by Robin Kaye
Aloha, fellow Lanaians. We know you’ve heard about David Murdock’s plan to place 100 – 200 wind turbines out at the north end of Lāna‛i. There’s a new organization on Lāna‛i — Friends of Lāna‛i — dedicated to giving voice to the many Lanaians who strongly oppose this effort to make Lāna‛i into an industrial wind power plant for Oah’u. This project would take over fully one-quarter of Lāna‛i (22,000 of its 89,000 acres), with each of those turbines being as tall as Hawaii’s tallest building — the First Hawaiian Bank building in Oahu. Imagine driving down to Polihua during the day and weaving your way through fields of these giant turbines. Imagine camping overnight at Awalua, watching the flashing red aviation warning lights blink on and off all night, or hunting in that area, listening to the continuous whomp whump whump of the whirling blades while searching for some very skittish game.
Some might say — as has the Department of Business, Economic Development and Tourism (DBEDT), Hawaiian Electric (HECO) and other power holders — this is a small price to pay for getting Hawaii off of its dependence on foreign oil; that Lāna‛i should just be quiet and basically “take one for the team.” Friends of Lāna‛i is an active advocate for renewable energy, but for this particular industrial wind power plant, we strongly urge you to object, loudly, frequently and to many — and as often — as you can. And here’s why:
- It is NOT an employment generator. The short term construction jobs will primarily require highly skilled technicians, capable of working 250-300 feet in the air on a high-tech wind turbine. As for permanent jobs — perhaps 15 – 20, again requiring a highly skilled level of technical capacity. [did you know that all six “permanent jobs” at Lāna‛i’s solar farm are filled by sheep?]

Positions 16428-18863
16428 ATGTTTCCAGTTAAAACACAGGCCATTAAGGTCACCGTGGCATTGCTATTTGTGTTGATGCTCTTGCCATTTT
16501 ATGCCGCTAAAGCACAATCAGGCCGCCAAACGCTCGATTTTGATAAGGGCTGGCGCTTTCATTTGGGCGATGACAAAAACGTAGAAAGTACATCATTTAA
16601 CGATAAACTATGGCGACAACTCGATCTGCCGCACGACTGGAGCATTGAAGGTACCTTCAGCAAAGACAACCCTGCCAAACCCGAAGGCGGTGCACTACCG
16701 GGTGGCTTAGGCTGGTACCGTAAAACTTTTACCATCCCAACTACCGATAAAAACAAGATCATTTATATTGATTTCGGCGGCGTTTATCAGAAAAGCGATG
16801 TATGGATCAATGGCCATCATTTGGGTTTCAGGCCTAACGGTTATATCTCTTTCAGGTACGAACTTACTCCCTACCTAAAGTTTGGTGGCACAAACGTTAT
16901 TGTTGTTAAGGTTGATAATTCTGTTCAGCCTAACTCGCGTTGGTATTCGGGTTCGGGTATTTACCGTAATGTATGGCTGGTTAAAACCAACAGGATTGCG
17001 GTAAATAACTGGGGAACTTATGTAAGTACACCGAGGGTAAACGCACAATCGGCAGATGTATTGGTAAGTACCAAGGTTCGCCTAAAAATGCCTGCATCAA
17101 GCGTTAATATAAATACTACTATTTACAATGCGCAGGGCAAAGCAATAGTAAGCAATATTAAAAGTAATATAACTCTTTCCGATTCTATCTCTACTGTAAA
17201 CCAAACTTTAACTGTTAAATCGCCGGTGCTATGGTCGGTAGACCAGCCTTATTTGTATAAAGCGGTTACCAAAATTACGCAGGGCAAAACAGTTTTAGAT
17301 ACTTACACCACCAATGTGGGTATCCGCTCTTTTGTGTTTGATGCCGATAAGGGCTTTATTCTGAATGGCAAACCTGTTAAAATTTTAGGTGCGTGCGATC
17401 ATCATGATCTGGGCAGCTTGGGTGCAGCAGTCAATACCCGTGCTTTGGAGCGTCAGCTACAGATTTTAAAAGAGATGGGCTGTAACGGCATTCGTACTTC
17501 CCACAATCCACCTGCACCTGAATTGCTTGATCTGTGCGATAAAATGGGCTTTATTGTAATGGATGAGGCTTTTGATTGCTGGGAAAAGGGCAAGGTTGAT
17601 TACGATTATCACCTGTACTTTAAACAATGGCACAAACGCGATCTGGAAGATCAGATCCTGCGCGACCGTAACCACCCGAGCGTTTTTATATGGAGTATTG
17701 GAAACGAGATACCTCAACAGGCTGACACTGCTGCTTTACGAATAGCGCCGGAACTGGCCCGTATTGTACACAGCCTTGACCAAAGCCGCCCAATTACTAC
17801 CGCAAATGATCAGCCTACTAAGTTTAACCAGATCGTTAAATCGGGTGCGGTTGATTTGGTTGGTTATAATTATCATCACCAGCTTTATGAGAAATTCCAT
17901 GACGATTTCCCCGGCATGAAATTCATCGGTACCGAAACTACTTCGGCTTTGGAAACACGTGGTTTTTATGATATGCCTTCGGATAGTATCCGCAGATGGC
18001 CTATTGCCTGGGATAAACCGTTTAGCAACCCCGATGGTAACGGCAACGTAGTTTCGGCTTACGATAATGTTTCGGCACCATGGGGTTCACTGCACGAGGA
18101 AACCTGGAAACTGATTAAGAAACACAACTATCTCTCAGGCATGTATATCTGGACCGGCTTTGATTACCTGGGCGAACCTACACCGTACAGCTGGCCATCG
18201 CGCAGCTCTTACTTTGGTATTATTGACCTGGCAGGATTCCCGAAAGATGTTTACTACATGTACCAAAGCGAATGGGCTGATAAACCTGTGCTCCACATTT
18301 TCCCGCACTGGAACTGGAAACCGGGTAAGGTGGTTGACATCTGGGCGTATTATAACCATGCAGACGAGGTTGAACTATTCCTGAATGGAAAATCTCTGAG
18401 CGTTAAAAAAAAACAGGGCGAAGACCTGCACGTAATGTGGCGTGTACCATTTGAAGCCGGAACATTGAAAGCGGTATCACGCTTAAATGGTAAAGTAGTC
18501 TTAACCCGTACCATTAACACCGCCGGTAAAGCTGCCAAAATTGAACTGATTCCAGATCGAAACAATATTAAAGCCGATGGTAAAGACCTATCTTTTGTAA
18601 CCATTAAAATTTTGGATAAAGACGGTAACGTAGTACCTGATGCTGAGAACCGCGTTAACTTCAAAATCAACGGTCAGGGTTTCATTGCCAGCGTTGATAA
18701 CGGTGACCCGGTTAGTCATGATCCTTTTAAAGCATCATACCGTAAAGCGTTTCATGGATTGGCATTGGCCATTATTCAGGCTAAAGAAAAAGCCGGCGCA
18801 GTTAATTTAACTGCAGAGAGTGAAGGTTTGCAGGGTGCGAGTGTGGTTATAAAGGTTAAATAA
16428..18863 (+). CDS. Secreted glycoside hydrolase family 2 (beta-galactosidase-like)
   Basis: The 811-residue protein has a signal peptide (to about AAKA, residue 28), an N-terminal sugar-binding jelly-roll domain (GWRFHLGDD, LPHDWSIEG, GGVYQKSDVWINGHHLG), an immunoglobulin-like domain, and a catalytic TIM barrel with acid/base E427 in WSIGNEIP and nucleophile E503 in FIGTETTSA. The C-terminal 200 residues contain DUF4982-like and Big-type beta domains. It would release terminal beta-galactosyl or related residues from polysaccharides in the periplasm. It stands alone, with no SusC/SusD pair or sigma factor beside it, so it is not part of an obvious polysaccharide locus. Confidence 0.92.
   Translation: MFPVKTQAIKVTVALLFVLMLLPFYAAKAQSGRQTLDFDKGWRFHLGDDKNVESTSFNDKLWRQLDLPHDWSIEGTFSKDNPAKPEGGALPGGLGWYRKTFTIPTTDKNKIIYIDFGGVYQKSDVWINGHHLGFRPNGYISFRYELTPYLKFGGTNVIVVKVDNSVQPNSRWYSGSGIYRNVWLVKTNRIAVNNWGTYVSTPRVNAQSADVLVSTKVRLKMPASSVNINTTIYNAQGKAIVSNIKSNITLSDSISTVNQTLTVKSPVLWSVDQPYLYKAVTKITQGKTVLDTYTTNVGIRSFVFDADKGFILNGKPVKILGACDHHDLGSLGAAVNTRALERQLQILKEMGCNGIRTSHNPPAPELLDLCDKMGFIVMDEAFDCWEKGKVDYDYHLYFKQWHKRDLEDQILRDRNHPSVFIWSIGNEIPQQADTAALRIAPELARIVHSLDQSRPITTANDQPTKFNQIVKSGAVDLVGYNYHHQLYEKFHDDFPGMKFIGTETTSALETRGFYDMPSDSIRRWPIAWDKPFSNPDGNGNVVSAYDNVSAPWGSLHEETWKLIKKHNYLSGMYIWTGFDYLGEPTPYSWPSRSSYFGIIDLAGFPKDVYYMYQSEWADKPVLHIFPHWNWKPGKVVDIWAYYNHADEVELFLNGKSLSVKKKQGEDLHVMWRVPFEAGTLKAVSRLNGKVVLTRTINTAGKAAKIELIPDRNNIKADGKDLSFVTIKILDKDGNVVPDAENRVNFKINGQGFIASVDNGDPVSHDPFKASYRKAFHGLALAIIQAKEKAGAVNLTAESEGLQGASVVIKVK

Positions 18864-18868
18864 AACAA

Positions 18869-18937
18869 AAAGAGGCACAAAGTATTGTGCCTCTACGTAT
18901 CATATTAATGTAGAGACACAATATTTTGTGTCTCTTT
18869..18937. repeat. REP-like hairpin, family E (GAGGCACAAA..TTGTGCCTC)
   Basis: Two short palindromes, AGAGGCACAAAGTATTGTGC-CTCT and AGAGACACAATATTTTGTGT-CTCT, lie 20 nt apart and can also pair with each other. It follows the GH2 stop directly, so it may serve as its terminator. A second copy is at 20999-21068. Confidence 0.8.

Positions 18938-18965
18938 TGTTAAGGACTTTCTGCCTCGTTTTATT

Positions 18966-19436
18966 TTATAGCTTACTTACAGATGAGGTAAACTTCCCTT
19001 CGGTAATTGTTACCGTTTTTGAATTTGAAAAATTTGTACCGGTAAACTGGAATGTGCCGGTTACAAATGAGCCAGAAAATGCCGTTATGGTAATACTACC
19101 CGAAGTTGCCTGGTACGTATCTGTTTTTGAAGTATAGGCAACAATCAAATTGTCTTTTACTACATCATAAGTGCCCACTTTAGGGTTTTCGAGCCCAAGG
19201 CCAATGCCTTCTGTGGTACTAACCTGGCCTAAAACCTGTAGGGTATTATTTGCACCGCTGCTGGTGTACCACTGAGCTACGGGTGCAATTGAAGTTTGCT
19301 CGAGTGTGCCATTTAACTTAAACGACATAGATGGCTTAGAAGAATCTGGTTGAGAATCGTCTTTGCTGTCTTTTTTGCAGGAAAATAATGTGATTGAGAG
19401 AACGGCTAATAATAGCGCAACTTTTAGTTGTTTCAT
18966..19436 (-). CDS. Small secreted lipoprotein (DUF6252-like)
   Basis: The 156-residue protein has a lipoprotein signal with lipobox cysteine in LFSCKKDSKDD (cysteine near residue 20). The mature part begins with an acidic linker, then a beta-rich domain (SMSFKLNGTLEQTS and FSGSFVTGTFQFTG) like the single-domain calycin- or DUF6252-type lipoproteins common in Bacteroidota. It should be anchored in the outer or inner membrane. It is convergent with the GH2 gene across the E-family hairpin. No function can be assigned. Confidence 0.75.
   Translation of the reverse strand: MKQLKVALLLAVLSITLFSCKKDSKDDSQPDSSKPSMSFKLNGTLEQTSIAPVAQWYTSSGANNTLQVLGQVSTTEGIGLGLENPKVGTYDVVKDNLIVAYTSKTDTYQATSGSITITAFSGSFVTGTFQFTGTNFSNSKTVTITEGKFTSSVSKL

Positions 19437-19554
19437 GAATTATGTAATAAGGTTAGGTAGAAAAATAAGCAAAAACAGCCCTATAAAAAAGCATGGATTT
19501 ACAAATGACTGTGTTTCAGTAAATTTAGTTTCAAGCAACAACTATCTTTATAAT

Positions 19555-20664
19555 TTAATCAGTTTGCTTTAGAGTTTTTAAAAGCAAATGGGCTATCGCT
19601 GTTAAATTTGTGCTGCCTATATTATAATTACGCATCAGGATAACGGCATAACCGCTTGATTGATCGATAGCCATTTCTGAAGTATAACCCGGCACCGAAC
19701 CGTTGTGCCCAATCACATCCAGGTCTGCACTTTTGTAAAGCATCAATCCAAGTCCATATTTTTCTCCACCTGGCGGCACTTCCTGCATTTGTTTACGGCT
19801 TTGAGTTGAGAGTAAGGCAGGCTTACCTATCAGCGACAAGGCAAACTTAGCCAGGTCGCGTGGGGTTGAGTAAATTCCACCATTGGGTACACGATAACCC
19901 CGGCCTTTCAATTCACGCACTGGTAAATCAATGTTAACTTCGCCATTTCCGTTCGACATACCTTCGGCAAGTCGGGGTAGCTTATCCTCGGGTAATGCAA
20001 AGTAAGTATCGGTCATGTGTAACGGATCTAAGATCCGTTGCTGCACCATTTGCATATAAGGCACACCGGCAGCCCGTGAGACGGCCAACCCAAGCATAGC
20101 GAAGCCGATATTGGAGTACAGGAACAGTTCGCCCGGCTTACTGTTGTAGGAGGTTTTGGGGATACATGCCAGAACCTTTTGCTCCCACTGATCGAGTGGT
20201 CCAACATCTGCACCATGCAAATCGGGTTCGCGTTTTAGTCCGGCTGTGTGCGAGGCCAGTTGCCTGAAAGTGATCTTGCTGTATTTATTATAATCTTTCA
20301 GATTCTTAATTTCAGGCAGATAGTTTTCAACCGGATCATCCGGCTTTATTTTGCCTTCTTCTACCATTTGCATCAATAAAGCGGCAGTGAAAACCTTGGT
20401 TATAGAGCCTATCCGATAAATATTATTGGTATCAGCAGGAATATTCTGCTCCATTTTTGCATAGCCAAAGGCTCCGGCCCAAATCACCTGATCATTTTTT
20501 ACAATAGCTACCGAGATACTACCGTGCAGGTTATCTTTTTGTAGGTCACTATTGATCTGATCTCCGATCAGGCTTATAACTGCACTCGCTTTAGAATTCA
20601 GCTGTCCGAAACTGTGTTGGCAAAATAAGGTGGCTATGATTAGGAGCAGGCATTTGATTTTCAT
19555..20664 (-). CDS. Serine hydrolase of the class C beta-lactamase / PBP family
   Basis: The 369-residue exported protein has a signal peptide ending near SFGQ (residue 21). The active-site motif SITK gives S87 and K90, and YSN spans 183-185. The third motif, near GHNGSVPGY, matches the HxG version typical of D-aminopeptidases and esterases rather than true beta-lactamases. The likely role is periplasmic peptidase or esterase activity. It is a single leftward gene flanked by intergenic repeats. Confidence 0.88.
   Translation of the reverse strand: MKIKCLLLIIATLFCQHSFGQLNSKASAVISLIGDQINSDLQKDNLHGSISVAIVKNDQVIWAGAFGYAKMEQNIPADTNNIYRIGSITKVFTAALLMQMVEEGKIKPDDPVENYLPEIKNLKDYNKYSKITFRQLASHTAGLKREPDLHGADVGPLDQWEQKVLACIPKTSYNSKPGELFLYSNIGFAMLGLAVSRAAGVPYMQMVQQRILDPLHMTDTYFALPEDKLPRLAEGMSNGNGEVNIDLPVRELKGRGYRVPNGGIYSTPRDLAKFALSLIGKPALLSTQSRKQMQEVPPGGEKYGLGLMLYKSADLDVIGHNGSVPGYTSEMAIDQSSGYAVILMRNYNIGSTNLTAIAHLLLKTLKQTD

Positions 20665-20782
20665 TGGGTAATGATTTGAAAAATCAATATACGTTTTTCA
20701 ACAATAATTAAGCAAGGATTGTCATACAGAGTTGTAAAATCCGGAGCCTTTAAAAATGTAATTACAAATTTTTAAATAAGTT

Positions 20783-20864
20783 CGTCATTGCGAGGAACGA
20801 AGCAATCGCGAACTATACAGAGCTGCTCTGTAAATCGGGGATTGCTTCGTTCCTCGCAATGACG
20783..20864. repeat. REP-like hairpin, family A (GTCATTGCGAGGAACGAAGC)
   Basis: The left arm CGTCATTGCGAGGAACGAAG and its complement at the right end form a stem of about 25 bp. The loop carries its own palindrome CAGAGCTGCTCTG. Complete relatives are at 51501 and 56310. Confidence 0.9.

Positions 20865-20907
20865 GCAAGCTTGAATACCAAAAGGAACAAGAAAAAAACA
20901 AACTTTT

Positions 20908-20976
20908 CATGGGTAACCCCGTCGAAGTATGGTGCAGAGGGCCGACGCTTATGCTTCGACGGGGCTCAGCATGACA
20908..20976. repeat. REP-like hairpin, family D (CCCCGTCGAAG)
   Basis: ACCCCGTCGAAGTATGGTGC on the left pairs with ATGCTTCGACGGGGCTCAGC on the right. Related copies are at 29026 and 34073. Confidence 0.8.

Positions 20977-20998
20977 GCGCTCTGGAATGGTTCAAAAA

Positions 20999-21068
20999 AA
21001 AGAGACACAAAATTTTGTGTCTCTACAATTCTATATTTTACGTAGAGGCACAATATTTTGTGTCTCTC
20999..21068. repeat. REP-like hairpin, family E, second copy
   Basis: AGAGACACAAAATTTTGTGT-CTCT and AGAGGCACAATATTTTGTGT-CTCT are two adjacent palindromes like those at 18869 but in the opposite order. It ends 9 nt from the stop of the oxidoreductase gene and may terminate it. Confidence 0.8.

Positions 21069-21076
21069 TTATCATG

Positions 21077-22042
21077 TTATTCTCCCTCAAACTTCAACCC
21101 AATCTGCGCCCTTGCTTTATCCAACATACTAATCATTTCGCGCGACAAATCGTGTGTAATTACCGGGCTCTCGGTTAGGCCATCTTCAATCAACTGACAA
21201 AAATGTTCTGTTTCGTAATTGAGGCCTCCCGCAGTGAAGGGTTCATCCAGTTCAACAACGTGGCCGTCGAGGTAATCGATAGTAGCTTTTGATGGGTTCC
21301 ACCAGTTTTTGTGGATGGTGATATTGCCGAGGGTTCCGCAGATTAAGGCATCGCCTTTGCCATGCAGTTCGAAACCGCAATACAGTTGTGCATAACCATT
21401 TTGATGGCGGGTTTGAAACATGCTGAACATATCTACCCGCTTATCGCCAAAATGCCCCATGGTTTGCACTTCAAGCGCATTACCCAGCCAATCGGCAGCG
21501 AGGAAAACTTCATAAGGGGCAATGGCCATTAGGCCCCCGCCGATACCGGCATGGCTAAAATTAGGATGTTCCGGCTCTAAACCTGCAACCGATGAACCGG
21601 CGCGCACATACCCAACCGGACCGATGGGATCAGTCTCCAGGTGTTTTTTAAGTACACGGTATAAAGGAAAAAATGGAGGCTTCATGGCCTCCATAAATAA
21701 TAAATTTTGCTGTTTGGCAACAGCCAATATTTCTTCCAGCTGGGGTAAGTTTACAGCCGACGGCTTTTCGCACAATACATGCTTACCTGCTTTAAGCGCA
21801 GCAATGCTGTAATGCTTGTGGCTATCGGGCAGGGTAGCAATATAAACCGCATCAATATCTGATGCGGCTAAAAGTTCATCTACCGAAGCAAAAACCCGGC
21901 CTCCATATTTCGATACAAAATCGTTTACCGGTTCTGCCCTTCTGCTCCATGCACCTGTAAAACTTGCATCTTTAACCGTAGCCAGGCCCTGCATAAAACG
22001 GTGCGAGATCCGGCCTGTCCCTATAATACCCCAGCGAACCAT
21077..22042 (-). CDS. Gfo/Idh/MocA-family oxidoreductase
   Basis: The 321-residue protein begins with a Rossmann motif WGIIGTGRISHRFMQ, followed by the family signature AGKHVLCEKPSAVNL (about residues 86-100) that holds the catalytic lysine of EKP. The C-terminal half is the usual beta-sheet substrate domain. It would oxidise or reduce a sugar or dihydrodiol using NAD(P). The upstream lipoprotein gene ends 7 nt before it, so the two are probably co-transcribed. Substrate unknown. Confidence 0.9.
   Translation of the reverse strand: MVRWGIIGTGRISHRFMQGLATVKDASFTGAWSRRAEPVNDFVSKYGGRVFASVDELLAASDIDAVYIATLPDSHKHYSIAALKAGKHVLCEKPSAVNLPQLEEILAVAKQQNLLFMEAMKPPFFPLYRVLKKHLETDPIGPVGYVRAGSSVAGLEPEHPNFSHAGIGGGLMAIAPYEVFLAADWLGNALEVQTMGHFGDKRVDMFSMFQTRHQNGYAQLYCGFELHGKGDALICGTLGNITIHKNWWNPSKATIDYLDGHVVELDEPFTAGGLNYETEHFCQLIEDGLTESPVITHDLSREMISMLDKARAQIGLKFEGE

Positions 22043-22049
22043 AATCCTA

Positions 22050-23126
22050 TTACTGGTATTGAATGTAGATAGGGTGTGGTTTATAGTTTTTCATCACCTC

- It is of NO value in helping Lāna‛i become energy sustainable, since none of the power stays on our island.
- It has the potential of destroying significant cultural resources, including heaius, burial sites and other Native Hawaiian places.
- It would be built right smack in the middle of the documented flight paths for the endangered U’au (Hawaiian Petrels.)
- It would require enormous foundations, each 60 feet in diameter and 10 feet deep, filled with over 1,000 cubic yards of concrete. Where will all that dug-out soil go when it rains there (or floods, as it did on New Years, 2005.)
- It provides NO economic benefits to Lāna‛i. While you may hear the Company and HECO toss around the words “community benefits” (and “levelized rates”), none — NONE — have even been suggested by any of the folks who will reap all the profits. Murdock alone could bring in over $250 Million EVERY YEAR from the sale of the wind in the Ka’a Ahupua’a to HECO. And we all know that as the owner of the privately-held C&C, he is under no obligation whatsoever to keep even one penny of that revenue on Lāna‛i.
Friends of Lāna‛i thinks of this Oahu’s proposed industrial wind power plant on Lāna‛i as an shining example of the worst of “Green Greed.”
You may also have heard about the Company’s recent threats of intimidation to those who speak out. Our goal is and will remain to remind people that they CAN speak out, and that CCR should keep their promise: “…the Company does not discriminate against, retaliate against, punish, threaten, penalize or otherwise restrain the right of any individual who engages in such activities or exercises such rights regarding Company’s development plans, operations and activities on Lana`i as they affect Lana`i residents and its natural resources…”
So please remember, and remind all your Lāna‛i friends and family — You Can Say NO! www.friendsoflanai.org